James Garner is riding the narrow gauge rails of the Denver & Rio Grande Western (D&RGW) Railroad in this Western spoof follow-up to 1969’s Support Your Local Sheriff!
Train scenes in this film were brief, but feature 4 different steam locomotives, one of which I’ve not been able to positively identify. A big shout out to Larry Jensen whose “Hollywood’s Railroads, Volume 3” book helped me identify one engine used on the CBS Studio City (CA) lot.
As usual, I’ll concentrate on the railroad scenes in my review, even though the movie itself is great fun to watch — back when Tinseltown knew how to make an enjoyable, entertaining picture.
Let’s take a trip on the 3-feet-between-the-rails Rio Grande railroad. Highball!!
D&RGW #478, a narrow gauge K-28 class 2-8-2 Alco class of 1924, leads a short train of “Grande Gold” and silver coaches along the Animas River on the Silverton Line.
Helicopter shots of this train were used at the beginning and ending of today’s reviewed movie.
While not particularly OBSCURE, (Trains Magazine rated it the #1 greatest railroad film, evah), this black & white MOVIE is chock full of TRAINS from start to finish. So, two out of three ain’t bad.
Mind you, it’s a foreign film, which I usually don’t review, but The Train features so many explosions, spectacular derailments and is steam locomotive-propelled throughout, I just couldn’t pass it up.
Burt Lancaster, American accent intact, stars as the engine driver Labiche (pronounced Labeesh) — more about his funny last name later.
So come on, all you World War 2 buffs, let’s check out how the railway workers of the French Resistance take on the Germans in this gritty, over-exposed iron horse opera.
Colonel Franz Von Waldheim (played by Paul Scofield) is the art connoisseur who has looted a trainload of paintings from the Musee du Jeu de Paume and intends to take it back to Germany for ransom (“enough to equip 10 panzer divisions”).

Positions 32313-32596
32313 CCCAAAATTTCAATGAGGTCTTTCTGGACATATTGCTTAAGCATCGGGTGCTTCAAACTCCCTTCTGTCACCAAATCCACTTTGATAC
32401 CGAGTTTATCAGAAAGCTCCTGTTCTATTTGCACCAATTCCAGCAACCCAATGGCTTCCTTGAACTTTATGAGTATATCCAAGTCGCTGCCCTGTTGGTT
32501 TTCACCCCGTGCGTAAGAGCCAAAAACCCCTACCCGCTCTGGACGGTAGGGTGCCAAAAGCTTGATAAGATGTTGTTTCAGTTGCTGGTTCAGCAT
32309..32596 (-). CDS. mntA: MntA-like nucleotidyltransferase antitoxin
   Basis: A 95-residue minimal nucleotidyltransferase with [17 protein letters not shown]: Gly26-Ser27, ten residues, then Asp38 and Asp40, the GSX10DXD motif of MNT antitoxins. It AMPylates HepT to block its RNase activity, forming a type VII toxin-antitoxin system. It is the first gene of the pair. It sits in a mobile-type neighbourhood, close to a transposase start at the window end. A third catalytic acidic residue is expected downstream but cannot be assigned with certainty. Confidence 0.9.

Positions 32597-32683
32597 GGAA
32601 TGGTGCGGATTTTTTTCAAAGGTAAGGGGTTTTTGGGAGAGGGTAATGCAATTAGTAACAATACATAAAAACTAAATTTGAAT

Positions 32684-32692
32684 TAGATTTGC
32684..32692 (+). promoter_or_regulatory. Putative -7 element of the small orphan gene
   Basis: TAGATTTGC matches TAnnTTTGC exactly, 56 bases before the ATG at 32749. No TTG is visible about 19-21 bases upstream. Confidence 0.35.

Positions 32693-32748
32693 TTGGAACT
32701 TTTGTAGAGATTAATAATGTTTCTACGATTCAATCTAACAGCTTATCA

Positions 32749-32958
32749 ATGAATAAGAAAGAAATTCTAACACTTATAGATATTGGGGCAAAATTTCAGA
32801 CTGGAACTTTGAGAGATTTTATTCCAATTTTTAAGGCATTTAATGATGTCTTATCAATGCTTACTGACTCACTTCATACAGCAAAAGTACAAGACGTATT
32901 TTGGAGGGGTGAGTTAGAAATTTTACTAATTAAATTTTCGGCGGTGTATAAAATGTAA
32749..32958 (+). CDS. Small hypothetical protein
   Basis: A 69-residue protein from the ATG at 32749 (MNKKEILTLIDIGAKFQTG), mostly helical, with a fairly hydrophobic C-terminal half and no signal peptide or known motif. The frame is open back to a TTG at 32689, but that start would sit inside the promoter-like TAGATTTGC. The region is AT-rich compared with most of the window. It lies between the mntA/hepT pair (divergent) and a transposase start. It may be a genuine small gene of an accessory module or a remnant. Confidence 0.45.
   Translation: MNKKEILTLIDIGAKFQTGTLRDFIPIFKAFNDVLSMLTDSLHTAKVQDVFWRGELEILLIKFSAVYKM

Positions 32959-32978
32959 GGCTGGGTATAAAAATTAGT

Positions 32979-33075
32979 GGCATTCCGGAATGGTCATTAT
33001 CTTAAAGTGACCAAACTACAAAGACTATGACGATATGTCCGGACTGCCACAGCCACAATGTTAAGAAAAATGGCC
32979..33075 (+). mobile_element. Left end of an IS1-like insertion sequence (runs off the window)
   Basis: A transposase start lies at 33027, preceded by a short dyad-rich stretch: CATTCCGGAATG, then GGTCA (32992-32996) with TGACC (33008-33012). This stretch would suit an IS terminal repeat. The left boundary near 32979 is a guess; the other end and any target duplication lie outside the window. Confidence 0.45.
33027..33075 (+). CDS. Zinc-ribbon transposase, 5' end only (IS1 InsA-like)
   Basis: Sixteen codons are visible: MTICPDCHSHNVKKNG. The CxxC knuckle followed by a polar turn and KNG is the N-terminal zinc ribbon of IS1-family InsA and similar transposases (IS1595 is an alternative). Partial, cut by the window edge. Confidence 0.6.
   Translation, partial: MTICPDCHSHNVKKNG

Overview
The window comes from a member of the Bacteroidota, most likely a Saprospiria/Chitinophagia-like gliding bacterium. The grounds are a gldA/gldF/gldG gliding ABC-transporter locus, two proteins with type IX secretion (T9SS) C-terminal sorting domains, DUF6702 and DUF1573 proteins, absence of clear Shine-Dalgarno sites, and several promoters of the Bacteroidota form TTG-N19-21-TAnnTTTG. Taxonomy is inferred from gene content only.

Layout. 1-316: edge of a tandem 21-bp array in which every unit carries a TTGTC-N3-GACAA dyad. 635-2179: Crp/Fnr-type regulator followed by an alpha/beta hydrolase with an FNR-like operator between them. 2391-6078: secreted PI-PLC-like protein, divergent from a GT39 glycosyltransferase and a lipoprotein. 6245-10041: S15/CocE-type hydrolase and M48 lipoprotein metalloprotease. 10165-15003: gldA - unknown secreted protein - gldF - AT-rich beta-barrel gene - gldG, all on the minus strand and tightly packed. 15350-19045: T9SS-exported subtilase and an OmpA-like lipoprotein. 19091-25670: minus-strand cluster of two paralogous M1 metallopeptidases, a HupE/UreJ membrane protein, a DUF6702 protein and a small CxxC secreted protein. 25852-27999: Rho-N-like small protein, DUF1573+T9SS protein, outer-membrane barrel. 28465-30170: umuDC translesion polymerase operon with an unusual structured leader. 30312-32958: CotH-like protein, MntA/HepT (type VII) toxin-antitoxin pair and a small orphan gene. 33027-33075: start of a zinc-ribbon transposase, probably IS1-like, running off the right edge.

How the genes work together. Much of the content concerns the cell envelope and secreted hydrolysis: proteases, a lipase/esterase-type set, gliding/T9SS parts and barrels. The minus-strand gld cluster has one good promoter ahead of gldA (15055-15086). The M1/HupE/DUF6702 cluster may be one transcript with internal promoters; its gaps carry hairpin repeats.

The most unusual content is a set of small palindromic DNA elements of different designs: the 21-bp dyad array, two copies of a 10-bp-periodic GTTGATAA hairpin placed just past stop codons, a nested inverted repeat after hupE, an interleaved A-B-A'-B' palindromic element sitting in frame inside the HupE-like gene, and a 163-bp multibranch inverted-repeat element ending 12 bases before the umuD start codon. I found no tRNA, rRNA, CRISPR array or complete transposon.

How come English stage actors seem to make the most sinister and convincing stiff-arm saluting German officers?
Birdhouse Holdings / Qubo
It’s The Choo Choo Bob Show!! Roaring out of the Twin Cities of Minnesota comes this fun little (each episode is but 12 minutes long) children’s show — all about trains. There is a great article about the show HERE, which describes how it came to be. The show even has its own clubhouse and store in Saint Paul where episodes where/are filmed.
Each episode features a live action video of real railroading and for the purposes of this review, I have chosen the Milwaukee Road #261 steam engine trip.
Choo Choo Bob (played by Sam Heyn) and Engineer Paul (played by Paul Howe) take a ride down the Mississippi on former CMStP&P (now Canadian Pacific) tracks aboard the beautiful Cedar Rapids Skytop observation car.
Oh, yes. See the show’s logo at the top of this page? That image of a diesel locomotive looks familiar to me. We’ll be revisiting that image later on in this review. All Aboard!
Milwaukee Road S3 class 4-8-4 #261 (built by Alco – Schenectady in July 1944) gallops along at track speed whilst back in the Skytop, Bob and Paul enjoy the view. Friends of 261 operates and maintains this Minneapolis-based locomotive and train.